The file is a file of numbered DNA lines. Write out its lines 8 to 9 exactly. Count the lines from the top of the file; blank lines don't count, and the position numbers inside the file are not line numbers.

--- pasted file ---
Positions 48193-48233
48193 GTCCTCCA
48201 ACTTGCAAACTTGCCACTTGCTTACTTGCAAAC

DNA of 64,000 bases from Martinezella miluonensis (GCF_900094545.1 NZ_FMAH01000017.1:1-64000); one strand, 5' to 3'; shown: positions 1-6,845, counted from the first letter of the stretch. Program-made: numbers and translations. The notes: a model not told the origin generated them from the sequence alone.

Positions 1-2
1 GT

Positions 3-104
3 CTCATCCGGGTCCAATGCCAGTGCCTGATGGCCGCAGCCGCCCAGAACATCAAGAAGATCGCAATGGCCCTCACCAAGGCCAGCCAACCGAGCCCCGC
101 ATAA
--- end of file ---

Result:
3 CTCATCCGGGTCCAATGCCAGTGCCTGATGGCCGCAGCCGCCCAGAACATCAAGAAGATCGCAATGGCCCTCACCAAGGCCAGCCAACCGAGCCCCGC
101 ATAA